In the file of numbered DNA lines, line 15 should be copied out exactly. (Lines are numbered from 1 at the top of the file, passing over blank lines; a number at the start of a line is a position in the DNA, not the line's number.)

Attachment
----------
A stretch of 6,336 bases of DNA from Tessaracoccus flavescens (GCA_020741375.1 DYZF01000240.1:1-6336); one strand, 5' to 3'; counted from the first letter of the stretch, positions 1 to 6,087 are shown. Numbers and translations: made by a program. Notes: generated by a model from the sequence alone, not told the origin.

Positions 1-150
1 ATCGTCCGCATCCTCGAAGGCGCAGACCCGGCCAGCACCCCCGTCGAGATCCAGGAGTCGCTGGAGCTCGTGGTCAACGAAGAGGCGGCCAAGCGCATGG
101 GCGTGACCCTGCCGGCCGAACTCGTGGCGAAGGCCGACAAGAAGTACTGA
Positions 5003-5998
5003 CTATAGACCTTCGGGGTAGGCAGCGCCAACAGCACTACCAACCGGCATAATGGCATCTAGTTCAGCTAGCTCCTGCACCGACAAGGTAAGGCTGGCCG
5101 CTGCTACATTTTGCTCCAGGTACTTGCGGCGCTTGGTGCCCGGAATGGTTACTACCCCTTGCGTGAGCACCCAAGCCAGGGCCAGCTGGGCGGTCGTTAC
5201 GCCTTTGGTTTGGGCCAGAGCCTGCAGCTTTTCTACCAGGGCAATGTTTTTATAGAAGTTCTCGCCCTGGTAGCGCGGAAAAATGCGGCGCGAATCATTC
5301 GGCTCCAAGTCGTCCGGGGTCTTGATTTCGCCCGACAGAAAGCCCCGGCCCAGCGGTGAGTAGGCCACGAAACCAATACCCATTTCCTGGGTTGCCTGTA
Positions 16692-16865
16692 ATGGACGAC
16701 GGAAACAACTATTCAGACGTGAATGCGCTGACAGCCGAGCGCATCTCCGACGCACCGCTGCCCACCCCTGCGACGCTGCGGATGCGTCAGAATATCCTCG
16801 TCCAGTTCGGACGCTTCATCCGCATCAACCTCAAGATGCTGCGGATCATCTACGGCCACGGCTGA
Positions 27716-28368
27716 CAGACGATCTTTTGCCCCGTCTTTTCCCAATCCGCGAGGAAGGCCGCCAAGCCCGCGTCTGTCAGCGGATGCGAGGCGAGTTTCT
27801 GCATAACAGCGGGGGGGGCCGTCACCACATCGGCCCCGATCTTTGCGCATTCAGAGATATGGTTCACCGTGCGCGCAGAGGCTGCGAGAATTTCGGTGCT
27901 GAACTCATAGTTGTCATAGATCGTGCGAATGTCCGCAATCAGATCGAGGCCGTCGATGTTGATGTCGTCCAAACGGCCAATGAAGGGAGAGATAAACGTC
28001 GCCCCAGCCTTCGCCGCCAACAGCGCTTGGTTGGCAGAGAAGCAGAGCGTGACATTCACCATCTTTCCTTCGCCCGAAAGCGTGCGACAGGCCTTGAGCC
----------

27716 CAGACGATCTTTTGCCCCGTCTTTTCCCAATCCGCGAGGAAGGCCGCCAAGCCCGCGTCTGTCAGCGGATGCGAGGCGAGTTTCT